New Book on Clean Surplus Accounting

Clean Surplus was mentioned in the Research Project (bottom of post) here:

Clean Surplus Accounting

Clean surplus accounting is calculated by not including transactions with shareholders (such as dividends, share repurchases or share offerings) when calculating the return of an organization. Current accounting for financial statements requires that the bottom-line items from the balance sheet and income statement—(book value and earnings)—and its format requires the change in book value to equal earnings minus dividends (net of capital contributions).[3]

The key use of the clean surplus theory is to estimate the value of a company’s shares (instead of the more lengthy discounted dividend/cash flow approaches. Secondary use would be an alternative to CAPM to estimate the cost of capital.


The book on clean surplus accounting has been added to the book folder–Thanks Dustin. (I will submit an index of this folder by tonight so you can be aware of what investing books are now available). The book added is here: Book-on-Buffett-Methods-of-Clean-Surplus

Research on:Feltham Ohlson 1995 valuation and clean surplus accg oper fin act

One response to “New Book on Clean Surplus Accounting

  1. OK, very interesting John. I’m reading the book. I’ve only got to page 65, but I’m seeing the idea. The author uses a LOT of words to describe a very simple concept.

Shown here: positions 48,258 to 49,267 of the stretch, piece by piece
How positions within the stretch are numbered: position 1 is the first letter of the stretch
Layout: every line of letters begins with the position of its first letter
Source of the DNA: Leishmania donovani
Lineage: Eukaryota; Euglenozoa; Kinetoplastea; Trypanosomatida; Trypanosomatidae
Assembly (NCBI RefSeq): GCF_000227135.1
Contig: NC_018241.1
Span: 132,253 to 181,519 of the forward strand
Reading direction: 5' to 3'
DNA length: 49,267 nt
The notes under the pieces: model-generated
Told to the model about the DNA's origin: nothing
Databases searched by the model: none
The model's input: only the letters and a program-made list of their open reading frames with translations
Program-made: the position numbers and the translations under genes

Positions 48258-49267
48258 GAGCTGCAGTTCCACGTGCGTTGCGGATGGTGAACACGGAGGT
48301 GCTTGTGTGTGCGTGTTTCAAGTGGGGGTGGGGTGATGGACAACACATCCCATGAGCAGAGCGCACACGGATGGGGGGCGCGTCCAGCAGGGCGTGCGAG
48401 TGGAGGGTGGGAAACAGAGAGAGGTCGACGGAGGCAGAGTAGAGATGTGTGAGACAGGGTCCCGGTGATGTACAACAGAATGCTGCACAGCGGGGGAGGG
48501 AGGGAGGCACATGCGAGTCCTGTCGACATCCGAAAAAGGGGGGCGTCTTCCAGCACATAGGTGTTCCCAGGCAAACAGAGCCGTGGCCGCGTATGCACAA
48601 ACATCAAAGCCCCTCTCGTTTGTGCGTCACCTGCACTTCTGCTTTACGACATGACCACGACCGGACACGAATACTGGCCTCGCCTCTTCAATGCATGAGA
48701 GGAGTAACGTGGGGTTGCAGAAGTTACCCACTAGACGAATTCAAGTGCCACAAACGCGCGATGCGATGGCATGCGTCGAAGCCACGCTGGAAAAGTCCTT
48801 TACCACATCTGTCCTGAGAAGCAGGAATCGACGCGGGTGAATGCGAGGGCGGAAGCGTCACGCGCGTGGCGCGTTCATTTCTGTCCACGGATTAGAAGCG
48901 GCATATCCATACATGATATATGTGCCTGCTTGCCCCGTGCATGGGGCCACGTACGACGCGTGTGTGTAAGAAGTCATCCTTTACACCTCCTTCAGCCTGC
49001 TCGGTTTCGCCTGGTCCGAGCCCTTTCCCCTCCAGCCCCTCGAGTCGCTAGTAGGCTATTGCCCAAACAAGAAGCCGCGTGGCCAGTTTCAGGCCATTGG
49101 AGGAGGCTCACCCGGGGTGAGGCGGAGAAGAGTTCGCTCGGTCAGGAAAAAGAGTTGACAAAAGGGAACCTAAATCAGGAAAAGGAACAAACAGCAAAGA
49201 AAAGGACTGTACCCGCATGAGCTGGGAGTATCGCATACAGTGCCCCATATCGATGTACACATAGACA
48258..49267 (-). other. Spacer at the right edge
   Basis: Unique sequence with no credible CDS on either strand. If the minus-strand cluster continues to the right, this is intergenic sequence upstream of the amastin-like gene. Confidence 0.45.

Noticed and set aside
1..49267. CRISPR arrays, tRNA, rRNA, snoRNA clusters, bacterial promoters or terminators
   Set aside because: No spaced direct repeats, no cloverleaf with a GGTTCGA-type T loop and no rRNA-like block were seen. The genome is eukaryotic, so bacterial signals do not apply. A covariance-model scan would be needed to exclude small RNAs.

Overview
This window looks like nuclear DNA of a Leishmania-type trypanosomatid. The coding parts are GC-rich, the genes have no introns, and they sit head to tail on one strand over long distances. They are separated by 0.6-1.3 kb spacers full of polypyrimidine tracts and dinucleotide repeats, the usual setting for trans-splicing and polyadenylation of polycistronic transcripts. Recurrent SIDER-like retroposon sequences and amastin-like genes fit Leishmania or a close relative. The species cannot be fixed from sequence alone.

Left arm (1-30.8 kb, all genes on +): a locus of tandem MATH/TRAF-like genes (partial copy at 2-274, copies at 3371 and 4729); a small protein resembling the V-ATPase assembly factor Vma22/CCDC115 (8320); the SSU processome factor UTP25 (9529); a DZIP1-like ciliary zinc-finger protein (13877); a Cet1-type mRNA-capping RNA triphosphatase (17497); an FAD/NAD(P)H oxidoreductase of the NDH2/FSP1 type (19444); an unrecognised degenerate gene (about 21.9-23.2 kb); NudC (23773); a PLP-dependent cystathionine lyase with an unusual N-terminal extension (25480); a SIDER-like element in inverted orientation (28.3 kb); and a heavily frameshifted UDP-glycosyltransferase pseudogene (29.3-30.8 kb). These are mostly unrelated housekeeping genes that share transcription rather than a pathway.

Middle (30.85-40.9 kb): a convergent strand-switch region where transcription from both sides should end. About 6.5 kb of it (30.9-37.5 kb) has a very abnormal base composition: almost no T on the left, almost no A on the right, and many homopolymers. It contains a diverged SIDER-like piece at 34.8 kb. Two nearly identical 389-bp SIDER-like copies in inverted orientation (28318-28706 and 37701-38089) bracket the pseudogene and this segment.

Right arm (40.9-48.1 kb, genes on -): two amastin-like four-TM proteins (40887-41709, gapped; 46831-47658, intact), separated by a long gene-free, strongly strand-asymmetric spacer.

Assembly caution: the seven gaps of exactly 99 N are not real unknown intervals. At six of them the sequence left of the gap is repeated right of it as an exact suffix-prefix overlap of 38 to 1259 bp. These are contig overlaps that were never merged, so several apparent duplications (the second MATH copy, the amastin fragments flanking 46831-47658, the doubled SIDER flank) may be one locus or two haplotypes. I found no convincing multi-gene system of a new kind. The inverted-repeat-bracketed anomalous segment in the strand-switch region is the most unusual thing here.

What’s very interesting is that by stuffing a lot of so-called one-off charges through P&L, a company is able to “juice” its returns for the year, creating an artificially high ROE for subsequent years. Does it mean that clean surplus accounting paints too rosy a picture of a company? The answer is: probably not. With clean surplus accounting, all that “juicing” gets accumulated into the retained earnings of the company, so that in subsequent years, assuming the absense of further exceptional items, returns will actually come out lower. So in effect, clean surplus accounting isn’t being fooled by these non-recurring charges into over-estimating ROE.

    The drawback seems to be that you have to go back into the mists of time to find out what the true retained earnings should be, and scrupulously adjust for capital issues, and suchlike. To make matters worse, you need a good set of accounts, which you can probably only get for 5 years. Sites might give you net income, but they wont give you comprehensive income – information which you need to see what’s been shifted around where.

    Also, what’s you view on goodwill? Should it be treated as a non-recurring charge?

    What about exceptionals that seem all-too-frequent? Would you treat them all as non-recurring, or might you assign a proportion as recurring, and a proportion as non-recurring? Maybe you could say a proportion of sales would count as non-recurring, and a proportion as recurring. Maybe you could take a proportion as recurring – say 20% – and the rest non-recurring. You could, of course, argue that over the long term, all exceptional items are recurring to a first order of approximation.


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